Thomas Moore (1779-1852) wrote the words of the poignant hymn, Come, Ye Disconsolate,” giving us one of the most heartfelt hymns ever written. It is a great comfort to lean on the words, “Earth has no sorrow that heaven cannot heal.” There have been times of sorrow when I have leaned on those words, knowing that I could bring my wounded heart to the “mercy seat,” and tell of my anguish, with complete confidence that God was near me.
The hymn is filled with melancholy using the words “disconsolate,” “languish,” “wounded,” and “anguish.” But the final line offers hope: ‘earth has no sorrow but heaven can remove.’”
2 Corinthians 1 provides a biblical foundation for the hymn:
Blessed be God, even the Father of our Lord Jesus Christ, the Father of mercies, and the God of all comfort; who comforteth us in all our tribulation, that we may be able to comfort them which are in any trouble, by the comfort wherewith we ourselves are comforted of God. For as the sufferings of Christ abound in us, so our consolation also aboundeth by Christ. (Verses 3-5, KJV).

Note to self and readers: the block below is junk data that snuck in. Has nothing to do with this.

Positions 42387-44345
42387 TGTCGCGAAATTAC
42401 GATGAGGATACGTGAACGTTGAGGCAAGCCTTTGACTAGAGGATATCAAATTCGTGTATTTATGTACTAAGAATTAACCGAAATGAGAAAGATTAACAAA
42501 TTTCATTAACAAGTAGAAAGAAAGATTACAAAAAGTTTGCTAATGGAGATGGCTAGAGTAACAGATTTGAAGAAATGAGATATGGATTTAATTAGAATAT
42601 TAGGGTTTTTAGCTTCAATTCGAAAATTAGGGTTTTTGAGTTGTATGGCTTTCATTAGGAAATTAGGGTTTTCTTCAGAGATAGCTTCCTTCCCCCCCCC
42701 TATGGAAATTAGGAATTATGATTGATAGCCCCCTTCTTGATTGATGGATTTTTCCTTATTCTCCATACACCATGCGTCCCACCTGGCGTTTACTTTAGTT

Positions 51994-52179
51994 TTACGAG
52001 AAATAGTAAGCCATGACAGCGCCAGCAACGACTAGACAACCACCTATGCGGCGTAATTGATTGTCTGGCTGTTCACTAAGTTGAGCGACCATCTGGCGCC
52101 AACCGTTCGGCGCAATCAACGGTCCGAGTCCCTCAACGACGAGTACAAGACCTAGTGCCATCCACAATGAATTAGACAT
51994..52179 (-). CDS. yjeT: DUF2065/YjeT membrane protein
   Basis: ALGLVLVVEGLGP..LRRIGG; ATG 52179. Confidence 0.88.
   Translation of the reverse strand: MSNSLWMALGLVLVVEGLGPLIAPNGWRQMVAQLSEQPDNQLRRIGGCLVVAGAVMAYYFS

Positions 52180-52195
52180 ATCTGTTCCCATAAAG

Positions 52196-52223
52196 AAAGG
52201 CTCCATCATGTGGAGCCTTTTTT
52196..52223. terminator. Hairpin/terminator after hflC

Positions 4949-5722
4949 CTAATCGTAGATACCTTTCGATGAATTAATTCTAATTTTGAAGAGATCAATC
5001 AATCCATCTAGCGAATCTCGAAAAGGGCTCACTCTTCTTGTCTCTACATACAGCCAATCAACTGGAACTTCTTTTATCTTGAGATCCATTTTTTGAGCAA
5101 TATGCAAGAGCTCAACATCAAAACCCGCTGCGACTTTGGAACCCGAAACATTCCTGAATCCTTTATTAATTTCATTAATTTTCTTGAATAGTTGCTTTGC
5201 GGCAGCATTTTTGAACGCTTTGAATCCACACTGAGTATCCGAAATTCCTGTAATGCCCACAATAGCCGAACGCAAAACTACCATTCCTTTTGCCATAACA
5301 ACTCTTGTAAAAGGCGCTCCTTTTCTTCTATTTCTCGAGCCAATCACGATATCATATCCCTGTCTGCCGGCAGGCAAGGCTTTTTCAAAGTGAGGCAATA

The words of this hymn bring great comfort in times of anguish and woundedness. For those of us who have languished while in the center of great sorrow, this hymn can be invited into our hearts where healing can begin.
Come, ye disconsolate, where’er ye languish,
Come to the mercy seat, fervently kneel.
Here bring your wounded hearts, here tell your anguish;
Earth has no sorrow that heav’n cannot heal.
Joy of the desolate, light of the straying,
Hope of the penitent, fadeless and pure!
Here speaks the Comforter, tenderly saying,
“Earth has no sorrow that heav’n cannot cure.”
Here see the bread of life, see waters flowing
Forth from the throne of God, pure from above.
Come to the feast of love; come, ever knowing
Earth has no sorrow but heav’n can remove.
I invite you to hear this hymn on YouTube at this link: